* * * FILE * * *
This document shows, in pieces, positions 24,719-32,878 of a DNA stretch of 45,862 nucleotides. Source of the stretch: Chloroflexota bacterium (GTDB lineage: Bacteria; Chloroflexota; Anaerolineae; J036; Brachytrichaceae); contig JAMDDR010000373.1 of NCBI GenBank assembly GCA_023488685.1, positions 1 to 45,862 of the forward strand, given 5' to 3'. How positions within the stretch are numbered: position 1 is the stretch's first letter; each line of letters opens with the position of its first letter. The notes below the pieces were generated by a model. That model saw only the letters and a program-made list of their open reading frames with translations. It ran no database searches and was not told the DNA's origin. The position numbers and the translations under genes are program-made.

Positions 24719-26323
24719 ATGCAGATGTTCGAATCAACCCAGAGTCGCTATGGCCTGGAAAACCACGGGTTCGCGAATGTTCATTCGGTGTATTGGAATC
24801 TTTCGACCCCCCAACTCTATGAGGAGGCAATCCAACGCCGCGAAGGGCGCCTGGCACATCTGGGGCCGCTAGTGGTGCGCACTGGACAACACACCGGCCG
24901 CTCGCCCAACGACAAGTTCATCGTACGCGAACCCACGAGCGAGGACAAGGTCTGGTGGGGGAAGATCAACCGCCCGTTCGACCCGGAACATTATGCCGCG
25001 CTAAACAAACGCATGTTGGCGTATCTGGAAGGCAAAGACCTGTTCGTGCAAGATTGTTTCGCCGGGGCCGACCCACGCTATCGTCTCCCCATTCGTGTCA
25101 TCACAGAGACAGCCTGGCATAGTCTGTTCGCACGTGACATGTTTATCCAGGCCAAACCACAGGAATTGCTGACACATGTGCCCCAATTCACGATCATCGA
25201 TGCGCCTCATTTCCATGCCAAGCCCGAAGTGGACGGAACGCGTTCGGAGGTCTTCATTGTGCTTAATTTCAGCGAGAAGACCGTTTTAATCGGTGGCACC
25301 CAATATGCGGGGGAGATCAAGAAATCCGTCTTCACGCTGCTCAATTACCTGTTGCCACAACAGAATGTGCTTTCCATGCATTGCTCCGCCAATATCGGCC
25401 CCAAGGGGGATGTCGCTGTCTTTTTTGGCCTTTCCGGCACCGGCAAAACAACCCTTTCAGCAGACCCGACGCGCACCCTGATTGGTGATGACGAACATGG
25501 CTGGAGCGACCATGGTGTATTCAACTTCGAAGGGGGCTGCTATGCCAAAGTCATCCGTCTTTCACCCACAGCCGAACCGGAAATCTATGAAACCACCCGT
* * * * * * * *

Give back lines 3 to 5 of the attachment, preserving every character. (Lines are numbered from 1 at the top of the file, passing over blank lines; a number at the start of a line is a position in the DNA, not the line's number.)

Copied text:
24719 ATGCAGATGTTCGAATCAACCCAGAGTCGCTATGGCCTGGAAAACCACGGGTTCGCGAATGTTCATTCGGTGTATTGGAATC
24801 TTTCGACCCCCCAACTCTATGAGGAGGCAATCCAACGCCGCGAAGGGCGCCTGGCACATCTGGGGCCGCTAGTGGTGCGCACTGGACAACACACCGGCCG
24901 CTCGCCCAACGACAAGTTCATCGTACGCGAACCCACGAGCGAGGACAAGGTCTGGTGGGGGAAGATCAACCGCCCGTTCGACCCGGAACATTATGCCGCG